From the outset, the reliable Peter Jessop gives us exceptionally fetching and erotic imagery, so beautiful they could have been pulled from the pages of a coffee table book. When Matt photographs Marisa in arousing positions on the bed, the results are truly spectacular, with the same kind of sumptuous nudity seen on the opening credits, as though the female form has been chiselled from marble. As a matter of fact, the first topless shot comes as a real surprise to us, let alone to audiences at the time, so used to being led on by the promise of nudity only to be left frustrated when none surfaces. Warren matches the DP’s work as a director, not wanting to let Jessop’s excellent photography go to waste, injecting verve and pace into the movie to keep it from being just another programmer. Without grandstanding, he employs ingenious and innovative tricks, a prime example being displayed in the opening scene, where a long car trip is both suggested and shortened by use of a couple of edits with different landscapes being seen from through the windscreen, ultimately arriving the final destination.

Warren also ensures that there is plenty going on beneath the surface in Her Private Hell, with one of our favourite examples being a sequence where Marisa is wistfully gazing at a very famous fashion magazine, which to her is the culmination of both her career and her dreams: to the young model, literally being in Vogue is the thing to be. The house is also an interesting thematic concept, as the lavish decoration of the first room she finds herself in gives way to a gritty and unfriendly environment once the post-coital Marisa starts to explore in the cold light of day. One of the key weapons used to control the underlings is that of jealously, carefully concocted between the two photographers to keep both of them on their toes. Once both have bedded Marisa, the differences in photographic styles between them being a metaphor for the question of whom handles their equipment better. Bernie derides the talented Matt’s tasteful nudes, effectively sewing the seeds of distrust between Marisa and the young snapper.

"We could use a mole in our organisation..."
Sure, the story of a girl trying to make it into “the biz” of one description and falling afoul of those out to merely exploit her has been told many times down the decades, but there is something of a freshness to see it done in an entirely British setting, and made in a time where you wouldn’t have expected either such freshness or frankness. Obviously this is despite the BBFC’s best attempts to turn it into a more adult version of a film by the infamous Butchers Distributors, as they were dead-set on taking out all nudity and even the final exchange between two characters, that which secures Her Private Hell a significant place in the annuls of UK cinema.

Marisa seems to be smarter than the average woman whom comes into the grip of the fashion-hustlers. She questions the set-up and what she is getting from the whole experience, which throws off those around her used to having obedient little puppies. She is driven, and has more dimensions than you would normally expect in exploitation, and superbly played by Lucia Modunio (aka Mordugno) whom manages to combine innocence with savvy, as well as being a cracking bird. We had to say it.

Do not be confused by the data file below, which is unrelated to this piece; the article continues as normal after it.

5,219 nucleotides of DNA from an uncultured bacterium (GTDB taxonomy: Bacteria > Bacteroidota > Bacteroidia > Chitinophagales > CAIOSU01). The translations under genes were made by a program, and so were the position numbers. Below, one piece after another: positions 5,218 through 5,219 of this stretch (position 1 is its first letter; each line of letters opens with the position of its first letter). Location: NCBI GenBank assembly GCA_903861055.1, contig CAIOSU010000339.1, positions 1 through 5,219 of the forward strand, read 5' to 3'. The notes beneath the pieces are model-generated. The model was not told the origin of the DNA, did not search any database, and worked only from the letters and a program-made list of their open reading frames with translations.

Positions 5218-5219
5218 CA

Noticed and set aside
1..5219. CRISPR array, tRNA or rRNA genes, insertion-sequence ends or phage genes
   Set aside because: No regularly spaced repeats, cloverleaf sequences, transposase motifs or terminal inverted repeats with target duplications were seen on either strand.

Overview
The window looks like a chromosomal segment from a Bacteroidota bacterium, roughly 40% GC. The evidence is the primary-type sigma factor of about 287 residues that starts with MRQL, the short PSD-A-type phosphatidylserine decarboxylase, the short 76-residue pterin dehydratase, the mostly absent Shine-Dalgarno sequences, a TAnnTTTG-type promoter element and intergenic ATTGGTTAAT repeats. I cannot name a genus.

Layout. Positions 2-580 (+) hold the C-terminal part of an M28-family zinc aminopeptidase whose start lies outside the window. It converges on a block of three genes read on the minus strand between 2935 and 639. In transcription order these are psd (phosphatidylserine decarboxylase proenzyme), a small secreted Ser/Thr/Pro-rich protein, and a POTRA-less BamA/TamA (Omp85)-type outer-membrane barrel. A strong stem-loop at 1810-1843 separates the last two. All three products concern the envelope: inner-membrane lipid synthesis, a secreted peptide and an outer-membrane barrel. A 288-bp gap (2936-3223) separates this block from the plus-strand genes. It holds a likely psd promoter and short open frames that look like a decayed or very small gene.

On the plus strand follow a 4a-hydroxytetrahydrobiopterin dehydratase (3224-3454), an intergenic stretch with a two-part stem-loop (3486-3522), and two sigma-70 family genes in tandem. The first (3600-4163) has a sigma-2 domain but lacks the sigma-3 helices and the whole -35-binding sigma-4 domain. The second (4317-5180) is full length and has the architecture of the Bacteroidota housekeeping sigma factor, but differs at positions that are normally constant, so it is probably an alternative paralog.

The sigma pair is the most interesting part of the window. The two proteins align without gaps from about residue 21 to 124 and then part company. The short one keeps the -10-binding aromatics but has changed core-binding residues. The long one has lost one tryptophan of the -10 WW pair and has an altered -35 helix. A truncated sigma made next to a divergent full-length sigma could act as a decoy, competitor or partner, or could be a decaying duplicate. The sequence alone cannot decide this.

The character of Matt - as written - is an interesting one, the male answer to Marisa, just as trapped in the Hellish world as she is, gravitating towards the new inmate as through she is his ticket out. The problem is that the actor playing him - Daniel Ollier - really can’t carry off anything even approaching charisma, and this is crucial requirement when he’s supposed to be one of the few sympathetic characters, and the possible way out of Marisa’s private Hell. It’s a pity that they didn’t use Udo Kier, whom they screen-tested for the role, but chose not to pick - said test footage is included in the extras.

The trinity of evil that is Bernie, Margaret and Neville are all played with rock-solid conviction, with all conveying more than is written.  Sure, on paper they look like cookie-cutter baddies, but they really come to life in front of the camera, and we attribute that to a combination of decent actors and a director with a firm grasp on things. There is a sense that even though Neville and Margaret are running the show, they might well be in the thrall of the mafia, given that pornography was still illegal in a great part of the world at the time, so they are just as much prisoners as Marisa.

As though foretelling the attitudes about to crystallize sexual relationships for more than a decade comes Margaret’s cautionary line to the lustful Bernie: “ Love and lust are two different things.” Before the sexual revolution, lust was the driving force behind marriage, as sex without such formalities was still considered “sinful” in a time when religion and stern morality still ruled society. New attitudes allowed for the two feelings to be separated, with fewer traditionally miserable marriages formed as a result.  

For a document of the times, there is much in the way of visual satisfaction, with clothes that could only have been worn (or afforded) by the hippest cats in town, as well as some truly mesmerising interior design, which makes you thankful it was filmed in monochrome rather than colour, lest it burn out your retinas.  Both elements are gloriously in evidence when we get to the almost obligatory way-out party, with everybody grooving and getting down to wild lights and trippy lighting - you really want to climb into the screen and experience it all for yourself!